Jack Fairweather's new book argues the war could turn out to be the defining tragedy of the 21st century.
In Greece, party leaders headed back to the negotiating table Monday, after failing to agree Sunday on a new coalition government.
The national elections eight days ago ended in a deadlock, with no party winning enough seats to form a government. But the chances of forming a coalition are low, now that one leftist party has pulled out of the talks.
The Greek president had called the four main parties to try to form an emergency government to avoid new elections.
But the radical far left Syriza party said it would not back any coalition which supported austerity. And the moderate Democratic Left party in Greece said it will not join pro-bailout parties in a coalition without Syriza.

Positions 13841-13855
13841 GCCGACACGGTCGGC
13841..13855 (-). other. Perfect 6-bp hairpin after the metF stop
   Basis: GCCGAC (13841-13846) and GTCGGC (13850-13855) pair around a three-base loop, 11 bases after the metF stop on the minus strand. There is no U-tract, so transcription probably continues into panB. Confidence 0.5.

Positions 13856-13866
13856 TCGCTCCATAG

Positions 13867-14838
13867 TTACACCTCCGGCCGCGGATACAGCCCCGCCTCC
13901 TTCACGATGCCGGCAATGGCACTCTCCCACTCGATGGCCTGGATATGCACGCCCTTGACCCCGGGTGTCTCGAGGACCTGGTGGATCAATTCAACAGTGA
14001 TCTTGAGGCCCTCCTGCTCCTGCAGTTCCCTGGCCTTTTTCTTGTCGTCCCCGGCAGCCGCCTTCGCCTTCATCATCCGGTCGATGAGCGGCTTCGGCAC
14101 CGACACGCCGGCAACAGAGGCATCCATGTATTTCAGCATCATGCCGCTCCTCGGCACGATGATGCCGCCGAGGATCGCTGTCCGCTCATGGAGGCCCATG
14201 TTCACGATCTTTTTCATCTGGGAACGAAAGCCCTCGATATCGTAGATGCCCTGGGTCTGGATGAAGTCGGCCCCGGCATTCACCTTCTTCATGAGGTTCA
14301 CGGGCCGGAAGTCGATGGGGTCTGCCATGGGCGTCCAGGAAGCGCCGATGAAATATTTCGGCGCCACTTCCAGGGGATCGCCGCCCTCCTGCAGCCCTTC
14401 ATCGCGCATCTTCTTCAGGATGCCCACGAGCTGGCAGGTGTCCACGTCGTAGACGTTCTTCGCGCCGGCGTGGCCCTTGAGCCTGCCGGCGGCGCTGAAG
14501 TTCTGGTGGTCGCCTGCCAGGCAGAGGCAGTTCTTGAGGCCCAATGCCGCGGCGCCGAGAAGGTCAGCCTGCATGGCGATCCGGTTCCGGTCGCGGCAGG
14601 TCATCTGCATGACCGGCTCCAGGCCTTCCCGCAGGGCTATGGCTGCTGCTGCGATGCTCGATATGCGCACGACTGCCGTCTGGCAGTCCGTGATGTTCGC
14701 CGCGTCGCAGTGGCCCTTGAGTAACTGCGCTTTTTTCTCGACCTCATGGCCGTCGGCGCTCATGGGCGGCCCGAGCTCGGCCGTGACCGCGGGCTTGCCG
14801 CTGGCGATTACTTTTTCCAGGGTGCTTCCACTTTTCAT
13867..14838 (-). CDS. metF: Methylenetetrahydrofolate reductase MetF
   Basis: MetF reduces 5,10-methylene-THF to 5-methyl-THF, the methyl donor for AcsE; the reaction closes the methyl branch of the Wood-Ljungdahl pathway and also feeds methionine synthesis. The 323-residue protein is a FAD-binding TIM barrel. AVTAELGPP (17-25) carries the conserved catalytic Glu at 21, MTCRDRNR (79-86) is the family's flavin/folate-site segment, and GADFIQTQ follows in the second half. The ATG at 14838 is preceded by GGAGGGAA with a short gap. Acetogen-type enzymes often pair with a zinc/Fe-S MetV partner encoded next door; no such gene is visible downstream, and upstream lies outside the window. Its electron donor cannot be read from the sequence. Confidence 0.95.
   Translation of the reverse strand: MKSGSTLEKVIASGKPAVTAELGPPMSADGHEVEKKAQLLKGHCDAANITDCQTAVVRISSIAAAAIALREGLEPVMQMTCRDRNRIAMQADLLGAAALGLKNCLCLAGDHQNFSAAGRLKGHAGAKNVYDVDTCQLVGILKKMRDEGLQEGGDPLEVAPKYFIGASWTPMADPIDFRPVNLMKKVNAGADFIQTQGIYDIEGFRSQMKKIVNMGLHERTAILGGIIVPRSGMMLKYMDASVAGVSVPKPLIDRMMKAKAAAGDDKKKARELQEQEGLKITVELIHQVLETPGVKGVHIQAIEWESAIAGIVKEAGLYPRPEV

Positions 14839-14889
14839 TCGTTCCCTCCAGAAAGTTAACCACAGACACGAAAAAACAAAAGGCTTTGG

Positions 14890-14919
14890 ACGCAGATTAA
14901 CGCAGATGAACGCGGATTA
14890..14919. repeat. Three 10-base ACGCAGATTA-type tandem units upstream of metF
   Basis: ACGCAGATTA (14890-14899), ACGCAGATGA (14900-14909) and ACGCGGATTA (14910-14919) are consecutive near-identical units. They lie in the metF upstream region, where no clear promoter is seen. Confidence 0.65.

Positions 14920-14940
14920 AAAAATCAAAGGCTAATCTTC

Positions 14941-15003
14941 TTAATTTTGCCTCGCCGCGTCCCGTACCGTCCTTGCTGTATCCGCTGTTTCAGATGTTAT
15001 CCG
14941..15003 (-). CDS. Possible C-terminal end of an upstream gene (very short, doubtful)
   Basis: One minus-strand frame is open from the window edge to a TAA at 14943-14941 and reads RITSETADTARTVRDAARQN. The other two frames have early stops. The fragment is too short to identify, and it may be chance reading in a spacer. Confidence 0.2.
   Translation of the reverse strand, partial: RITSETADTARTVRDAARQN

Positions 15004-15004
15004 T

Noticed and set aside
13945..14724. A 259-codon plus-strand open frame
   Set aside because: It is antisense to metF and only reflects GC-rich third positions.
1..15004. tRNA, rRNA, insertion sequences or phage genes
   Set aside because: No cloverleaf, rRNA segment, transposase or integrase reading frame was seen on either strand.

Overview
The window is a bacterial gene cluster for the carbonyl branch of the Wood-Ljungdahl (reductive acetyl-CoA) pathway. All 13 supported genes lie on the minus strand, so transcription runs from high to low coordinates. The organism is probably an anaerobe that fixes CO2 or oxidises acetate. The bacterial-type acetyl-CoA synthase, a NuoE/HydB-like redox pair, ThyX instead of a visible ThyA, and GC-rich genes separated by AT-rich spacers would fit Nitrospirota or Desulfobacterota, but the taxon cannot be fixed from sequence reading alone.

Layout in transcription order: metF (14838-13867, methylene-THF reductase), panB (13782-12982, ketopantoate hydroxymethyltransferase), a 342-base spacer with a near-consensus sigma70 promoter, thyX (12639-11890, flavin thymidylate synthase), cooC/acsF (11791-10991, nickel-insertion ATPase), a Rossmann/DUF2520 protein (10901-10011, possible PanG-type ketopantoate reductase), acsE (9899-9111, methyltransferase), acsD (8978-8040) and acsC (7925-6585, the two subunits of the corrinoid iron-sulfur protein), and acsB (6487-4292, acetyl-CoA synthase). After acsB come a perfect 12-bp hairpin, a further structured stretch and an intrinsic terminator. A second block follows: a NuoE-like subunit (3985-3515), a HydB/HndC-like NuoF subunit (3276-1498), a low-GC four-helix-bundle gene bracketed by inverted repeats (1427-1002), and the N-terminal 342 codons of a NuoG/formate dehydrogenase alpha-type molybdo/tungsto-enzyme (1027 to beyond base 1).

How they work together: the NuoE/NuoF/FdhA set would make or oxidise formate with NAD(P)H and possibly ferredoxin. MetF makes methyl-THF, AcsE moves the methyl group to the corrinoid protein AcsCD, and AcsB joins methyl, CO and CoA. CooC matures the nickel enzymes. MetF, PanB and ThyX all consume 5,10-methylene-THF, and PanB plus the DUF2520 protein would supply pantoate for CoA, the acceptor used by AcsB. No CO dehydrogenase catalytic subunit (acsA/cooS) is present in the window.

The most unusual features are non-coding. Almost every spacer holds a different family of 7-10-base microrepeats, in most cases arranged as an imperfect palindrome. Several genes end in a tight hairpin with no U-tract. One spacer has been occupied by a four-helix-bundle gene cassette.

This brings Greece one step closer to new elections, and casts doubt on the country’s membership in the Euro currency union and the European Union as a whole.
The BBC’s Richard Galpin, the former Athens correspondent, is back in Greece to gauge the mood of the people, who are bristling under the country’s tough austerity measures.
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